According to press reports, for the first time in the history of the Federal Republic of Germany, German criminal authorities tracked an alleged tax evader to Israel and searched his apartment in Israel with the help of Israeli authorities.
What was considered unthinkable for decades due to German-Israeli history has now become reality with the approval of politicians in both countries.
The person searched in Israel is an alleged client of a Swiss branch of the Israeli bank Leumi, who is said to have evaded German taxes in a considerable amount.
The account relationship was discovered as a result of the tax CD purchased by the state of North Rhine-Westphalia in 2013, which contained information on possible black money accounts held by the Swiss branches of the Israeli bank Leumi. However, due to the explosive nature of the issue, the large number of cases discovered in this regard were resolved quietly, even though searches had already been carried out in Germany in the past.
Article 6 of the Convention on Mutual Administrative Assistance in Tax Matters (as last amended on 27 May 2010) provides that two or more Contracting Parties may exchange tax information automatically in categories of cases determined by them and according to a specified procedure.
The above-mentioned Convention is the first and only multilateral and global set of rules available for all types of tax cooperation in the fight against tax evasion and tax avoidance and has already been signed by 112 countries. Israel also acceded to this convention on November 24, 2015. On December 1, 2016, the Convention entered into force with respect to Israel.
Finally, based on Article 6 of the Convention, a standard for the automatic exchange of financial account information was developed by the OECD (so-called “CRS MCAA”). This standard requires financial institutions to report information on financial assets to the German tax authorities.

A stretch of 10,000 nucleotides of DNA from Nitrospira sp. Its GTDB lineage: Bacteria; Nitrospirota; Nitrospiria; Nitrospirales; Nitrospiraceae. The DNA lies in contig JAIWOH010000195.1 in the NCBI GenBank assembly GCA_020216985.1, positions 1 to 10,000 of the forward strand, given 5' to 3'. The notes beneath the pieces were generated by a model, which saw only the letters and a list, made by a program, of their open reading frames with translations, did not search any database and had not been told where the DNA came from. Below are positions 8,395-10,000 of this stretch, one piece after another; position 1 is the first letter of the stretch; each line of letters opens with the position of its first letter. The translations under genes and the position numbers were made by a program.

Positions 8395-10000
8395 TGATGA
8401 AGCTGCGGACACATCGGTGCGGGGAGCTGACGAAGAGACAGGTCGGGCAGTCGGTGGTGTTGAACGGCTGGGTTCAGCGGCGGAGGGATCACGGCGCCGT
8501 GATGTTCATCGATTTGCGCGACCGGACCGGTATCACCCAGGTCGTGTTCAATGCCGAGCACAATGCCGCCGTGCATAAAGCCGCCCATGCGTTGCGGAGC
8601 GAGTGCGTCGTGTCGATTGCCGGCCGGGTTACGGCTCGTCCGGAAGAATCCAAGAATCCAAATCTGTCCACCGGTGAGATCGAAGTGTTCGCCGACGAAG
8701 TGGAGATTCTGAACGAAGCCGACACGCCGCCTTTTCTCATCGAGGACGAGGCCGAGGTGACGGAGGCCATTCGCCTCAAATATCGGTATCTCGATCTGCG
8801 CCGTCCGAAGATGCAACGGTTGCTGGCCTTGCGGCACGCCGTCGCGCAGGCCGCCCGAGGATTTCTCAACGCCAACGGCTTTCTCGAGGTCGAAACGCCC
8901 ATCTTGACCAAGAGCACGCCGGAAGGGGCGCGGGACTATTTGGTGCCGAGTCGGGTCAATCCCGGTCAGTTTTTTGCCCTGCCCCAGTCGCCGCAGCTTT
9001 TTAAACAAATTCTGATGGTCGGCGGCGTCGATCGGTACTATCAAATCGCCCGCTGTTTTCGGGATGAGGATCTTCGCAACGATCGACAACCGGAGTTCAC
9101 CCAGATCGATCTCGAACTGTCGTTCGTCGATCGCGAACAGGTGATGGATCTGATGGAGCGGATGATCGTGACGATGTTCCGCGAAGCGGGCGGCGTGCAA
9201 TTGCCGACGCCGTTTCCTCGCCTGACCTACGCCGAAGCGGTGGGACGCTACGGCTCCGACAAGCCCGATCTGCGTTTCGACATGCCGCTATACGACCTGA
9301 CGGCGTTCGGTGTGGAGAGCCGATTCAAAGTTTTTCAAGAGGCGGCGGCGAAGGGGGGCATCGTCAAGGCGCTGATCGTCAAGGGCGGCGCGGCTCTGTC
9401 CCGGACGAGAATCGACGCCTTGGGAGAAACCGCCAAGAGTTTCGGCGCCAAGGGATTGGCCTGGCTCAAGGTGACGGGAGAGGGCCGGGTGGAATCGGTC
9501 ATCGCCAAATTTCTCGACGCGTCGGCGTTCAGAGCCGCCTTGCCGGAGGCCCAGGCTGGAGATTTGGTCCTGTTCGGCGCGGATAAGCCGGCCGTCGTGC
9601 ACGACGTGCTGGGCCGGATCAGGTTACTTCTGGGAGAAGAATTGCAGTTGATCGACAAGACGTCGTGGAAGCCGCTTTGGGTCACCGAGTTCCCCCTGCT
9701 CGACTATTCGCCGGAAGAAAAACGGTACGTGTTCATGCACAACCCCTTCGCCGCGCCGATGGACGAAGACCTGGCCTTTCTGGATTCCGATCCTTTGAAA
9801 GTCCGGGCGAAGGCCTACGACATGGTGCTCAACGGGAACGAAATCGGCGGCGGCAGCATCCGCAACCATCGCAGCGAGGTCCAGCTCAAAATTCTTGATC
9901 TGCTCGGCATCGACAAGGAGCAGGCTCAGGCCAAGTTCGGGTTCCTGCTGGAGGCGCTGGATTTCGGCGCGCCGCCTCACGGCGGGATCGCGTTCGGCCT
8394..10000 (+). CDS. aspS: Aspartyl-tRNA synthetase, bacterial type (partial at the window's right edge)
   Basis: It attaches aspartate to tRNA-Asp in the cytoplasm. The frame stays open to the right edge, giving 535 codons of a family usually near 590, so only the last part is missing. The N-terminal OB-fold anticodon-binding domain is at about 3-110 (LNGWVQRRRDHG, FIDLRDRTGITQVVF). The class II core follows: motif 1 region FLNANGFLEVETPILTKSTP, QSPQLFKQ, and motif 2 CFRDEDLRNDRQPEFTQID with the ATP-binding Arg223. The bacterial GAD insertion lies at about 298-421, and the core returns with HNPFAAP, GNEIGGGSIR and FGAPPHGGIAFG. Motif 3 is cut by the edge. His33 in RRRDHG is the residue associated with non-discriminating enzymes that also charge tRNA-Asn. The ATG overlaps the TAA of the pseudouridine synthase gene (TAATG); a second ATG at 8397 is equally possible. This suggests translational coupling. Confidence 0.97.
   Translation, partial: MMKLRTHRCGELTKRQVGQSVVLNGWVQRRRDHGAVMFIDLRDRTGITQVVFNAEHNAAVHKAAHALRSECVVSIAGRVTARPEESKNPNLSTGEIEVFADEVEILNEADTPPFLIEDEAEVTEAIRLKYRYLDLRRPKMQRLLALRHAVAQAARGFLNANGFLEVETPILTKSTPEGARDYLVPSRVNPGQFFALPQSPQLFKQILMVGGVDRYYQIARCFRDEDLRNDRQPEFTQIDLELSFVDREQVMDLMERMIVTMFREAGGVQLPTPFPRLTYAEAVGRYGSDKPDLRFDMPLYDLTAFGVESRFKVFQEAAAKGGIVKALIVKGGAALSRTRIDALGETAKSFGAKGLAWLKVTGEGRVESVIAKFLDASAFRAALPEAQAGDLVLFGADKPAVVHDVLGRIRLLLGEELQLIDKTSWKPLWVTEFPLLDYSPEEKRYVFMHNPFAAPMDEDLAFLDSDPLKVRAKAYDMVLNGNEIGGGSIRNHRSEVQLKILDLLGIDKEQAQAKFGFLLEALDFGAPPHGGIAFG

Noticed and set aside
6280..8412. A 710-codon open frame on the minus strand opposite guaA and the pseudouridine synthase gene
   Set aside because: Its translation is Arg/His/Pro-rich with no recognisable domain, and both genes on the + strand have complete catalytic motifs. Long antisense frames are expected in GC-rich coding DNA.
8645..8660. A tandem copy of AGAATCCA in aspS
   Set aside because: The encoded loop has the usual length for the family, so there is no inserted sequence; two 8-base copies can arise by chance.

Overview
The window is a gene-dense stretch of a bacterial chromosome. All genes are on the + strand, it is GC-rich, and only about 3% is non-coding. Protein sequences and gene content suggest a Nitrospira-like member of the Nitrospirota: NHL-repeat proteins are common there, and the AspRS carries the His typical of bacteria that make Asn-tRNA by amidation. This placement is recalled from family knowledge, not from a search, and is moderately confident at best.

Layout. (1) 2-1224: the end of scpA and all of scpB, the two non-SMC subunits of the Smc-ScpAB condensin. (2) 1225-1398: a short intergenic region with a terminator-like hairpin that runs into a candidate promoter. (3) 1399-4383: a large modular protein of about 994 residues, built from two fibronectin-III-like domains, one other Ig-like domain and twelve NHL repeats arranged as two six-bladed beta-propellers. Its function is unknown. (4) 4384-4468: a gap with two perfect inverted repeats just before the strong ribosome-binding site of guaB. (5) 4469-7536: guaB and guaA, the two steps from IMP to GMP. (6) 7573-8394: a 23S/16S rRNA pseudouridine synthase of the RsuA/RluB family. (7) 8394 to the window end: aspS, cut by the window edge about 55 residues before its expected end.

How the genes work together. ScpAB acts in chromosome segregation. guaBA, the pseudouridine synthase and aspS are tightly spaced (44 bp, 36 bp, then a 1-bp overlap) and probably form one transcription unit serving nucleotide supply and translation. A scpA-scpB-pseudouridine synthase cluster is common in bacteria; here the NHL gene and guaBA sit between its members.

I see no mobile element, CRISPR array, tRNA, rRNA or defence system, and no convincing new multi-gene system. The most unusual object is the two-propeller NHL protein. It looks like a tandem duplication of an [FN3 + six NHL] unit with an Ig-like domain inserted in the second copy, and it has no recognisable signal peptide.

Israel has also joined the CRS MCAA, as have 80 other countries currently, and has committed to automatically sharing information with other participating countries as of September 2018.
In light of the developments described above and the clear objective also of the Israeli policy of combating tax evasion and lack of tax discipline, individuals who have previously undeclared taxable capital gains from assets in Israel should consider correcting their tax returns by way of a voluntary disclosure in their country of residence before September 2018.
In principle, an effective voluntary disclosure can lead to immunity from prosecution in many European countries for taxpayers until possible discovery by the competent authorities.
Against the background of the most recent case law of the Federal Supreme Court (Urt. V. 9.5.2017, Az.: 1 StR 265/16), according to which voluntary declarations can also already be invalid if relatives of foreign authorities have discovered the offense, haste may be required in particular due to the automatic exchange of information starting in September 2018 and the reporting of Israeli financial institutions to the Israeli state.
In this regard, KPMG Law offers holistic and solution-oriented advice on the correction of tax returns or voluntary disclosures in connection with domestic and foreign assets. The combination of our expertise in tax and criminal tax law, more than 20 years of experience and the support of more than a thousand clients whose issues with the tax authorities have been successfully resolved to date, provide those who decide to make a voluntary declaration with the appropriate security.
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Munich Site Manager
Head of Criminal Tax Law
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Head of Criminal Tax Law
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